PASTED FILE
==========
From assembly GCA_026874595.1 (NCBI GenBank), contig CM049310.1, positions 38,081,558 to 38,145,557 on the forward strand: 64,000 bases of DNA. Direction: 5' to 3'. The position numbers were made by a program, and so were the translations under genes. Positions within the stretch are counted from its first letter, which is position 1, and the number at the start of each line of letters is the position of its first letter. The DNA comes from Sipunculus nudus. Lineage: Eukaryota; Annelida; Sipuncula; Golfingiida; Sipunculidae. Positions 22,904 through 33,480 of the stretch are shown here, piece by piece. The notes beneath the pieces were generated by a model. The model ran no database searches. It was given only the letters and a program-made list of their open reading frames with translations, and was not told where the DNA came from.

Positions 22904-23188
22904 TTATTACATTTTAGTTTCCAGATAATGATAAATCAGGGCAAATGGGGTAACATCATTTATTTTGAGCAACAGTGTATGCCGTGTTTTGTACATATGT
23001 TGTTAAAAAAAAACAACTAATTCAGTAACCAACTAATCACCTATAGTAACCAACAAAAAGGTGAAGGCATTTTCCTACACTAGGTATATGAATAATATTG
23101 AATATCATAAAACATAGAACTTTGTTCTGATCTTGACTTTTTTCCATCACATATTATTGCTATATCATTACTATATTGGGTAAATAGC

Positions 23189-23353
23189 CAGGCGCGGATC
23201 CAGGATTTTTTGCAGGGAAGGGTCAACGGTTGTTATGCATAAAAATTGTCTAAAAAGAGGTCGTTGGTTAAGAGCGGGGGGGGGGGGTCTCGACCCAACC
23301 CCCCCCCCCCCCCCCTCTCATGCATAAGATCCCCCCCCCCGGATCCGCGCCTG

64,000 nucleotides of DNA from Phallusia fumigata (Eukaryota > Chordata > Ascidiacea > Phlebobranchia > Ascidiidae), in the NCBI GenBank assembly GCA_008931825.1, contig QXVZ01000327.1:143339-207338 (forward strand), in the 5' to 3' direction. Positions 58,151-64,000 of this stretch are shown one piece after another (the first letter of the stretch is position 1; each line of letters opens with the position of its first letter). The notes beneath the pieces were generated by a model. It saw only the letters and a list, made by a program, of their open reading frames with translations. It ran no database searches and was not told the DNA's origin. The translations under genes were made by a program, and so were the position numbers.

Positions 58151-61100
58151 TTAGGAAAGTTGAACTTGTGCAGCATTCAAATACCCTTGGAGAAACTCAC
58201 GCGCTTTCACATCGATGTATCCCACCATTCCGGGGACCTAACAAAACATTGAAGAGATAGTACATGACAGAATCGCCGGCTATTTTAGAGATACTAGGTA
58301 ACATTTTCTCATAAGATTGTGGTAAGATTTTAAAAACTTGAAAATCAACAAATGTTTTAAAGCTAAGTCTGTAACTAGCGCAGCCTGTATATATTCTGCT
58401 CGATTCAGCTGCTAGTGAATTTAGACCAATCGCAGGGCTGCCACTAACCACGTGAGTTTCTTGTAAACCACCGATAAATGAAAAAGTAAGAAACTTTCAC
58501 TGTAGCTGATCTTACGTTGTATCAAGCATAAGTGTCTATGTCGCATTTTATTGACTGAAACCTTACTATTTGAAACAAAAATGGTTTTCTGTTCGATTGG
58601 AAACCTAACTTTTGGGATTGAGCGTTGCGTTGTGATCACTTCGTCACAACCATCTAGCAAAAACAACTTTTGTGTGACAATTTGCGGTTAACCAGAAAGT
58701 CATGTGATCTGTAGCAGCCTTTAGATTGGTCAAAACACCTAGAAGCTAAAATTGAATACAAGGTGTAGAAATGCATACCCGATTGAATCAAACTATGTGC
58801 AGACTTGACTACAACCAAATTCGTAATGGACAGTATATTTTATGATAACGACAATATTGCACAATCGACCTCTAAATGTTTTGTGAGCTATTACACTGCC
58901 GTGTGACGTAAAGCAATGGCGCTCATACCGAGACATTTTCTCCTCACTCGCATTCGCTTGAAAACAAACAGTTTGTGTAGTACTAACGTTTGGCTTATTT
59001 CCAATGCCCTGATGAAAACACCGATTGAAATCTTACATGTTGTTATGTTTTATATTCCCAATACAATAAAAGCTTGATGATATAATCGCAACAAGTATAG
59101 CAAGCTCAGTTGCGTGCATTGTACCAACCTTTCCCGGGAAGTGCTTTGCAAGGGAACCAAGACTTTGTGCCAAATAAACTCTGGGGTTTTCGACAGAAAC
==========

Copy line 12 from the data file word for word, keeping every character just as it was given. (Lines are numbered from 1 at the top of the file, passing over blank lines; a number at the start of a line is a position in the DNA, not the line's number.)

58151 TTAGGAAAGTTGAACTTGTGCAGCATTCAAATACCCTTGGAGAAACTCAC